In accordance with further exemplary embodiments, the die 10 may be optimized during manufacture to provide more accurate temperature testing. With knowledge during manufacture that the ESD protection diode 18 may be used for temperature testing, the ESD protection diode 18, which previously had the sole purpose of ESD protection, may be calibrated to provide more accurate results when used for temperature testing. Some or all of the integrated ESD protection diodes 18 that may be coupled to the input pins of the die 10 may be calibrated more accurately to increase the accuracy of the die temperature measurements. Further, the distribution of the ESD protection diodes 18 may be taken into account to characterize temperature variations across the die 10 during temperature testing. Advantageously, and in accordance with the present exemplary embodiments, design and layout of the die 10 remains otherwise unaltered by the further calibration of one or more of the ESD protection diodes 18 to provide more accurate temperature measurements.

Referring now to FIG. 3, a flow chart illustrating an exemplary process for measuring the temperature of the die 10 in accordance with exemplary embodiments of the present inventions is illustrated. First, a die (such as the die 10 ) having an input pin (such as the input pin 13) and having an integrated ESD protection diode (such as the ESD protection diode 18) is located, as indicated in block 24. At an external system level, the conventional pull-up resistor 16 which is generally coupled across the ESD protection diode 18, is removed, as indicated in block 26. The pull-up resistor 16 may be replaced with a current source 20 and a voltage meter 30, as indicated in blocks 28 and 30. Alternately, the pull-up resistor 16 may be replaced with a device which is configured to generate a current through a diode and to measure the temperature across the diode.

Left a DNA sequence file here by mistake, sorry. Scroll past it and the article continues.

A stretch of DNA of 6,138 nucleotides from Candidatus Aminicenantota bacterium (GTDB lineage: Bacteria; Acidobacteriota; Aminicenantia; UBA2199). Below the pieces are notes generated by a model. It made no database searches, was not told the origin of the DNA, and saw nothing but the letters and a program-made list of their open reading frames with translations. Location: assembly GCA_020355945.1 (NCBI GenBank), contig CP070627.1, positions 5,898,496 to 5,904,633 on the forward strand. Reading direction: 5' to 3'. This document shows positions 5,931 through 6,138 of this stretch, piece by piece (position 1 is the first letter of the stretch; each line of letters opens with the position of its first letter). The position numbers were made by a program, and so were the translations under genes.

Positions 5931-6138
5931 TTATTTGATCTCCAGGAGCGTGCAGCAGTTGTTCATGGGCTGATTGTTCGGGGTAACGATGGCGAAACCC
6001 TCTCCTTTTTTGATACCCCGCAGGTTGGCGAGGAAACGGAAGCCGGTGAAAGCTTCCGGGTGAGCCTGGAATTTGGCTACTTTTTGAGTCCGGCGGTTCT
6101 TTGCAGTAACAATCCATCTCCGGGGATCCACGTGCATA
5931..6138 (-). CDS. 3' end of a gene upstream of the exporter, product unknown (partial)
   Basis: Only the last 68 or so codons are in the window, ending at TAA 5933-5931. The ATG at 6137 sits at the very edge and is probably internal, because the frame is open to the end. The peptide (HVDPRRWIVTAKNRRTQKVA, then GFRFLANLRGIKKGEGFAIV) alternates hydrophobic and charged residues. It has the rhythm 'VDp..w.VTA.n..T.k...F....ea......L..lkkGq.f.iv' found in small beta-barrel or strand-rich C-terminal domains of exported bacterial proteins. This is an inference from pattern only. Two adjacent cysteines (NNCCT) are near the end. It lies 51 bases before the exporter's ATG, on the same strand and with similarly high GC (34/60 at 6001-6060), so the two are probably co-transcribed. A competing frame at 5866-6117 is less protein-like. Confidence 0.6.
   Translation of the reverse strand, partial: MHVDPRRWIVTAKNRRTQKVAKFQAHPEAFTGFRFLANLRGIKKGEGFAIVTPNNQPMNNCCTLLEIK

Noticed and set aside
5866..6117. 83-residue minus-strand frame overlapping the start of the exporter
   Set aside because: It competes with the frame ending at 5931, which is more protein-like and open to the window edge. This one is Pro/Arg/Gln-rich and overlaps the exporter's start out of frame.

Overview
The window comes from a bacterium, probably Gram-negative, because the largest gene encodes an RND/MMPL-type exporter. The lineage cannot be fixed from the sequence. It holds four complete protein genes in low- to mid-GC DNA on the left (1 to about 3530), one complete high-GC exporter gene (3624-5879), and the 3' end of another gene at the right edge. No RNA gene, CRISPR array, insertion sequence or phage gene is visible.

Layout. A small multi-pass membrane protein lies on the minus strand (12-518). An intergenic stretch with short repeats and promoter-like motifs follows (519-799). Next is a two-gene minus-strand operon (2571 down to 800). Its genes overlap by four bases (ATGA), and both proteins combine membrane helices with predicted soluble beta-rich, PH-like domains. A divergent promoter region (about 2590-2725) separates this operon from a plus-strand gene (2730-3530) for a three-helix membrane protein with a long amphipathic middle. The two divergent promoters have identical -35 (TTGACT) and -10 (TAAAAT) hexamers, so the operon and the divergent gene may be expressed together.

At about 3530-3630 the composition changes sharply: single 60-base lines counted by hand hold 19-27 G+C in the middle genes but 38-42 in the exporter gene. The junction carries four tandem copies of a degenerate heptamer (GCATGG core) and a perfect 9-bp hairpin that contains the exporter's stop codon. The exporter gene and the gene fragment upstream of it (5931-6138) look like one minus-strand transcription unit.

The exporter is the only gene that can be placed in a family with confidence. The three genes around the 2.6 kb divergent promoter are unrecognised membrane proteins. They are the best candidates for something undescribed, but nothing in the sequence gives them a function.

During temperature testing, the current source 20 is used to forward bias the ESD protection diode 18, as indicated in block 32 and a voltage is measured across the ESD protection diode 18 using the voltage meter 22, as indicated in block 34. As previously described, in accordance with one exemplary embodiment of the present invention, multiple voltage measurements may be taken at various currents. Finally, the temperature of the die 10 may be calculated using the voltage measurements taken by the voltage meter 22. Alternately, rather than using a current source 20 and a voltage meter 22, a temperature measuring device configured to generate current and to directly calculate the temperature across a diode may be used.

While the invention may be susceptible to various modifications and alternative forms, specific embodiments have been shown by way of example in the drawings and will be described in detail herein. However, it should be understood that the invention is not intended to be limited to the particular forms disclosed. Rather, the invention is to cover all modifications, equivalents and alternatives falling within the spirit and scope of the invention as defined by the following appended claims.

Referenced by
Citing PatentFiling datePublication dateApplicantTitle
US7826998 *Nov 15, 2005Nov 2, 2010Cypress Semiconductor CorporationSystem and method for measuring the temperature of a device
Classifications
U.S. Classification438/17, 257/E23.08
International ClassificationH01L21/66
Cooperative ClassificationH01L23/34, H01L22/34, H01L27/0255
European ClassificationH01L22/34, H01L27/02B4F2, H01L23/34
Legal Events
DateCodeEventDescription
Sep 23, 2004ASAssignment
Owner name: HEWLETT-PACKARD DEVELOPMENT COMPANY, LP, TEXAS
Free format text: ASSIGNMENT OF ASSIGNORS INTEREST;ASSIGNOR:MILLER, JOSEPH P.;REEL/FRAME:015835/0915
Effective date: 20040921